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Saturday, 23 June 2012

Fallout from the Modern Moral Code


The basis for this post was an article I wrote for an “Opinion Shaper” column  in Durham Region’s  “This Week” newspapers in 2001, but in light of the Private Member’s Bill seeking to discover when human life begins I revised it here.

   People in our society do not like rules and restrictions placed upon them, especially in matters that involve “personal choice.”  On talk radio I have heard numerous callers state their ethic something like this: “People can do whatever they want as long as they are not hurting anyone.”  Now, what is wrong with this moral code?  It sounds civilized and enlightened.
   My main objection is that to justify doing “whatever you want,” humans are very good at simply redefining “anyone” and “hurt.”  In the past, entire categories of humans were denied the status of “somebody” and became victims of great harm.  But today every “anyone” has rights, and there are human rights watchdogs and a Charter of Rights and Freedoms to guarantee them, aren’t there?  Not quite.  The very youngest members of the human race are not regarded as somebodies if it is more convenient for them not to be, despite the testimony of the ultrasound.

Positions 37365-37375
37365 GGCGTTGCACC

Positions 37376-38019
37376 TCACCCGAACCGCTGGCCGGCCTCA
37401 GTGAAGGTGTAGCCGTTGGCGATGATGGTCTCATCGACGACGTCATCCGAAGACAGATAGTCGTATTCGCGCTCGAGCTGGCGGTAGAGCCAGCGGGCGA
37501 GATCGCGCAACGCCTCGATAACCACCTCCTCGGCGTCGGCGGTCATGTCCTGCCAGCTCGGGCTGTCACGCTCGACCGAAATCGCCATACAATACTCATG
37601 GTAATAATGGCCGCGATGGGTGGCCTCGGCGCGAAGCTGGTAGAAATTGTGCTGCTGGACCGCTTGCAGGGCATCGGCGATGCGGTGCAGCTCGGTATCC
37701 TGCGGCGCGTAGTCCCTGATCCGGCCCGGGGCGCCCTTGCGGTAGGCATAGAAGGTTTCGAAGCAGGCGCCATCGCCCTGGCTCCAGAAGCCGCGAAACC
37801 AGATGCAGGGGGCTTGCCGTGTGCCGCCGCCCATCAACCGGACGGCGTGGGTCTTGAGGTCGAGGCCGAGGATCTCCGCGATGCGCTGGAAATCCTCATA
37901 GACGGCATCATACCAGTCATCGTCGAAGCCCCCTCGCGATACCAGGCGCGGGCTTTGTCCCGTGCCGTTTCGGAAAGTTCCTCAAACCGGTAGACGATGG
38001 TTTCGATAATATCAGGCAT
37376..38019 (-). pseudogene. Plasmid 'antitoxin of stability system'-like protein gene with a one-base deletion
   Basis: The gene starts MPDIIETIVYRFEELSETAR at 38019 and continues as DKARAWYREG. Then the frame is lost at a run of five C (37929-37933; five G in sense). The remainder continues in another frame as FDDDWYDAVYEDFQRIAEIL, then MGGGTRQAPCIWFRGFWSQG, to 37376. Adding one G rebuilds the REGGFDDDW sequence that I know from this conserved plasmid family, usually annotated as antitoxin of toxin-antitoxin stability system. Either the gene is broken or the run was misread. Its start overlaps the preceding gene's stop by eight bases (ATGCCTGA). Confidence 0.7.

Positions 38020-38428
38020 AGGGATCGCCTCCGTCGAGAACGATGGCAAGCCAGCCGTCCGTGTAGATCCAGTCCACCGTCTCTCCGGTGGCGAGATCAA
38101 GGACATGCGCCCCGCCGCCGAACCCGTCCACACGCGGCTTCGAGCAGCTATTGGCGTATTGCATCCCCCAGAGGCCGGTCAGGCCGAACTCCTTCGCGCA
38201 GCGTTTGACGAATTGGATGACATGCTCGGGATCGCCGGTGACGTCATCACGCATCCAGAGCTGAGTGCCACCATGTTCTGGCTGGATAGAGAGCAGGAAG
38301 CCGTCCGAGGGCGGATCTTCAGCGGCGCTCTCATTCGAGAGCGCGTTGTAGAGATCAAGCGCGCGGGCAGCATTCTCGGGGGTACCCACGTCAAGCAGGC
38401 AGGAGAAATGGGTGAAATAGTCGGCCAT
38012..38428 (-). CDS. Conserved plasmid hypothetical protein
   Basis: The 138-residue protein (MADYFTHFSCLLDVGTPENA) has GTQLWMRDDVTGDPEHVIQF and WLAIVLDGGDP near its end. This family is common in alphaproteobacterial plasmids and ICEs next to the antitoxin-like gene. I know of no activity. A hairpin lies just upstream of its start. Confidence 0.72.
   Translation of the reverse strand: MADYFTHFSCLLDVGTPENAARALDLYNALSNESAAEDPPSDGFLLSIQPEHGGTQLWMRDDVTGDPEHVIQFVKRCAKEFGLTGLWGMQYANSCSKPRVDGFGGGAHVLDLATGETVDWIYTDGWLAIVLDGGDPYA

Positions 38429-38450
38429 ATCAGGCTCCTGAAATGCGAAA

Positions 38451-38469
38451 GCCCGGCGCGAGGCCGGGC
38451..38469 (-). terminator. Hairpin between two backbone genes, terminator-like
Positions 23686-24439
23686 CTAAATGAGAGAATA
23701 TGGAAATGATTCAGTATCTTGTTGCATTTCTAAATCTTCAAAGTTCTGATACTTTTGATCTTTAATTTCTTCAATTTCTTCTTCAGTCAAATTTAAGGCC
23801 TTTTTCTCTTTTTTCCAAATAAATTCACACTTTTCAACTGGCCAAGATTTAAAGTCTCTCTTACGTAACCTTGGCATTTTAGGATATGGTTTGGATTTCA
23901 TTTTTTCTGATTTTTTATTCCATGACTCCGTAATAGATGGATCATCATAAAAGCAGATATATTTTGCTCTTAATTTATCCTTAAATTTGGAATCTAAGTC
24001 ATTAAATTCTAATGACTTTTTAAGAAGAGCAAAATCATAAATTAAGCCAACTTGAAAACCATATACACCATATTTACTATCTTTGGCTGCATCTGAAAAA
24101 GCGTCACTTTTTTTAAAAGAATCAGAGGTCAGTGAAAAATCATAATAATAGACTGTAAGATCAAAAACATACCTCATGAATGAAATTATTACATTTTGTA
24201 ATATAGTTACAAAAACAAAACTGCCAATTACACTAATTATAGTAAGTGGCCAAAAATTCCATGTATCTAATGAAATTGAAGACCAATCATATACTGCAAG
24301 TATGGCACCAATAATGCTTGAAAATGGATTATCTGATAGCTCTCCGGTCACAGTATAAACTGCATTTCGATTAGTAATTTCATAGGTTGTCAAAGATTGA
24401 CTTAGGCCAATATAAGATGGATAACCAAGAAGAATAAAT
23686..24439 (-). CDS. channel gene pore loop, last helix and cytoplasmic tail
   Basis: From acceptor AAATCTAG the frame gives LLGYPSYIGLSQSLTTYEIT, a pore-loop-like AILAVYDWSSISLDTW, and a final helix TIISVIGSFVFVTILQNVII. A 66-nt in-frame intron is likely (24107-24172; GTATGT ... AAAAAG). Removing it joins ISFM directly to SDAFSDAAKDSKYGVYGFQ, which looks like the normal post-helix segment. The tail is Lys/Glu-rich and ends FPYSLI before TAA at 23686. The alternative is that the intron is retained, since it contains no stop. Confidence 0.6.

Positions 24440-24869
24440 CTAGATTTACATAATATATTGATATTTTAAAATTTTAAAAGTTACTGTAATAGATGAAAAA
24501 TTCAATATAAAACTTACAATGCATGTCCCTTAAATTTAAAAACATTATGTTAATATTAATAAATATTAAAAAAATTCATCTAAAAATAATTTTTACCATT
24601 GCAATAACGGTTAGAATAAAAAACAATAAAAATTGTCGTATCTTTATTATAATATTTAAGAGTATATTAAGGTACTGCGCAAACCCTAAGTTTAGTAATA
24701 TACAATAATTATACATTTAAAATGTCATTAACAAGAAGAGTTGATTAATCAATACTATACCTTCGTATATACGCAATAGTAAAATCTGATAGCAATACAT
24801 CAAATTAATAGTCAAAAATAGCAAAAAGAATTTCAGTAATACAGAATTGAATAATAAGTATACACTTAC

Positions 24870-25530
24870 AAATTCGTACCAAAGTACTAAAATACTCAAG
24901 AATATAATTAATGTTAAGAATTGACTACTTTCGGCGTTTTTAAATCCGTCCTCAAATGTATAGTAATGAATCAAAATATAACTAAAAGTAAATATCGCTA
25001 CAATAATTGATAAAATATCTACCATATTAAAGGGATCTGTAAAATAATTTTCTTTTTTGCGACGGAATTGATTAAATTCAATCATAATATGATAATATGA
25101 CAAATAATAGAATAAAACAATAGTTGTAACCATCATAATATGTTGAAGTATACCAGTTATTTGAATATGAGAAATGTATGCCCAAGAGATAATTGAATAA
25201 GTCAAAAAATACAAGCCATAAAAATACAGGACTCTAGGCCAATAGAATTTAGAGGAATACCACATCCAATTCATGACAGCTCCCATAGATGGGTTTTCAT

How do we redefine “hurt”?  When we are striving to please ourselves, it is easy to minimize any negative effect our actions could or do have on others.  When the “others” in question are not “somebodies,” we take no notice when embryologists announce that pain can be felt at 12 weeks gestation.  Most newscasts do not carry the discovery that for a period of time beginning at 12 weeks, the fetus’ natural pain-reduction system of endorphins and other hormones is not yet in place.  A pre-born baby at this stage feels more pain than any of us can imagine when it is violently dismembered or poisoned to death.
   The leading cause of death in Canada today (2005 statistics from www.phac-aspc.gc.ca) is not due to disease or accident.  The vast majority of victims are perfectly healthy.  Abortion killed 96,815 in 2005, with circulatory diseases coming in second at 71,749 deaths in the same period.  We are not used to cause-of-death statistics being reported in this way.  Why?
   If statistics Canada called abortion a death rather than something therapeutic, Canadians would have to admit somebody was hurt as they did whatever they wanted.  And then we would discern that because our enlightened moral code does not protect everybody, it doesn’t work for anybody.
   

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